Highland games ‘under threat’ due to plans for up 
to 250 homes

A competitor throws the weight at the Ballater Highland Games.
A competitor throws the weight at the Ballater Highland Games.
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Highland games held in Ballater since 1864 are under threat from a new housing development, event organisers claim.

Land used for car parking during the event, every August, has been earmarked for 250 homes.

Scott Fraser, vice chairman of the Ballater Highland Games, said: “We have to try and stop this or it could put the whole sustainability of the games in jeopardy.”

The proposed housing development is revealed in the Cairngorms National Park Authority’s local development plan (LDP) for 2020-2025 which was published last week. It shows that land owned by the Invercauld Estate, next to Ballater’s games ground on Monaltrie Park – which is currently used as the car park for the event – has been earmarked for a new housing development of up to 250 homes.

In the proposed LDP, the boundary of the site has been indicated, with further clarification needed once the masterplan is drawn up. The report accepts that adequate car parking for the games would also need to be clarified.

However, the games committee held an emergency meeting this week to discuss the plans and what it means for the event.

Mr Fraser said: “The field next to Monaltrie Park is not only used by us for car parking, but also for the Orienteering Championships.

“The Cairngorms plan does appear to give us more new open space, but the preferred access road for the housing would more than likely take up a huge chunk of that.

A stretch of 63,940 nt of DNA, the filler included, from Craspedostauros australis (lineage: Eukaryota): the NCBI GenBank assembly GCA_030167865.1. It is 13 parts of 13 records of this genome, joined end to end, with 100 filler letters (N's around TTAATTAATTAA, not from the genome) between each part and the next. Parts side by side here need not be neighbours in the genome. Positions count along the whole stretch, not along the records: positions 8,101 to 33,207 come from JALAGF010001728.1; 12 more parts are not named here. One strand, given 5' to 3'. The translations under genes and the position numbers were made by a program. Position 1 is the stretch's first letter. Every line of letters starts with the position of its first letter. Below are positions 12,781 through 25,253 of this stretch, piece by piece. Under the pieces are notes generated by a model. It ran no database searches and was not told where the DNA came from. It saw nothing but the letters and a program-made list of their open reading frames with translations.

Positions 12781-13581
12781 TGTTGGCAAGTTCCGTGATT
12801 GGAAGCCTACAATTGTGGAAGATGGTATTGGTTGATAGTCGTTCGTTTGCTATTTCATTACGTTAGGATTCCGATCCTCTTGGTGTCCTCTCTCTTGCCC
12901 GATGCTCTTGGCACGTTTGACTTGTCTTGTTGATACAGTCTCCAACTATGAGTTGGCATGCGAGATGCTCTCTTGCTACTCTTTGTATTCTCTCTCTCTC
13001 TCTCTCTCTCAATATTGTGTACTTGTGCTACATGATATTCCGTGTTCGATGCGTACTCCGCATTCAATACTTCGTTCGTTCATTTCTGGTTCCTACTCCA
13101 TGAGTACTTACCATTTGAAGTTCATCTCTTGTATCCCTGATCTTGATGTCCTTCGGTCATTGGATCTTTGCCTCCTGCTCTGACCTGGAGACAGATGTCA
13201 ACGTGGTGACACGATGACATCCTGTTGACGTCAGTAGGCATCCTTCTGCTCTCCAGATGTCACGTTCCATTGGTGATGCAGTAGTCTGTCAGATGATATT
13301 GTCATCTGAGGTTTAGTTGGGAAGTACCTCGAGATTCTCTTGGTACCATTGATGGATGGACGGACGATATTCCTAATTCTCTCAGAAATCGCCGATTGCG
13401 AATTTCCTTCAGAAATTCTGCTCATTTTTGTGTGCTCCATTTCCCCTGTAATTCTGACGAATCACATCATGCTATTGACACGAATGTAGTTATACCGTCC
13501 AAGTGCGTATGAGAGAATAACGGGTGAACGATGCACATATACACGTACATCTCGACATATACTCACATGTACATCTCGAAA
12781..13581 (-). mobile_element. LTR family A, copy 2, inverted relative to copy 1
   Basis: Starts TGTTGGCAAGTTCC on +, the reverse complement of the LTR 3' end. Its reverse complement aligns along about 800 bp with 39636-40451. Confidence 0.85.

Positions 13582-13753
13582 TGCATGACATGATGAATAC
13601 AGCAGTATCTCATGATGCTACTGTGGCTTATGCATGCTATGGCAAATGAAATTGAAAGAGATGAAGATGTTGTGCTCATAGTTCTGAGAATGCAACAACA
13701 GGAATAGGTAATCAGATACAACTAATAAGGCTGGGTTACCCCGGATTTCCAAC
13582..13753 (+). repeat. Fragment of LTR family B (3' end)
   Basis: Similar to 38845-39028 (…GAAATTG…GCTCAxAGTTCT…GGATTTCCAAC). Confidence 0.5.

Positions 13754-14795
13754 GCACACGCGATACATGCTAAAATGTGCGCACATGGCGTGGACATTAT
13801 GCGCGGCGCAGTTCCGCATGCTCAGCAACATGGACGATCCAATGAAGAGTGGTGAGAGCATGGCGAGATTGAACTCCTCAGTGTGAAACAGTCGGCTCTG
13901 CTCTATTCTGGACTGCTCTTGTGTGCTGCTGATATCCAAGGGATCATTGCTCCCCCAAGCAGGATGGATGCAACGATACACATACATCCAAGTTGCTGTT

“We have been told the preferred route would come off Craigview Road, which would mean less traffic going into the village – and a live road going right through the middle of the games.

“It seems to be a big secret as to who the developers are – no-one is telling us anything.”

National Park convener, Xander McDade said he believed the proposed 2020-2025 LDP would “deliver” positive results.

He added: “It will deliver for housing, businesses and for recreation and enjoyment. I would encourage everyone to take a look at the plan and share your views with us.”

There will be drop-in consultation events taking place before the public opinion deadline of 5 April.

The first takes place in Braemar village hall on Thursday, 7 February between 3pm and 7pm; Tomintoul Richmond hall on Monday 11 February; Eleven41 Gallery in Kingussie on 12 February; The Hub in Aviemore on 18 February; Ballater Station on 19 February; Blair Atholl village hall on February 21 and at the CNPA office in Grantown-on-Spey on 25 February.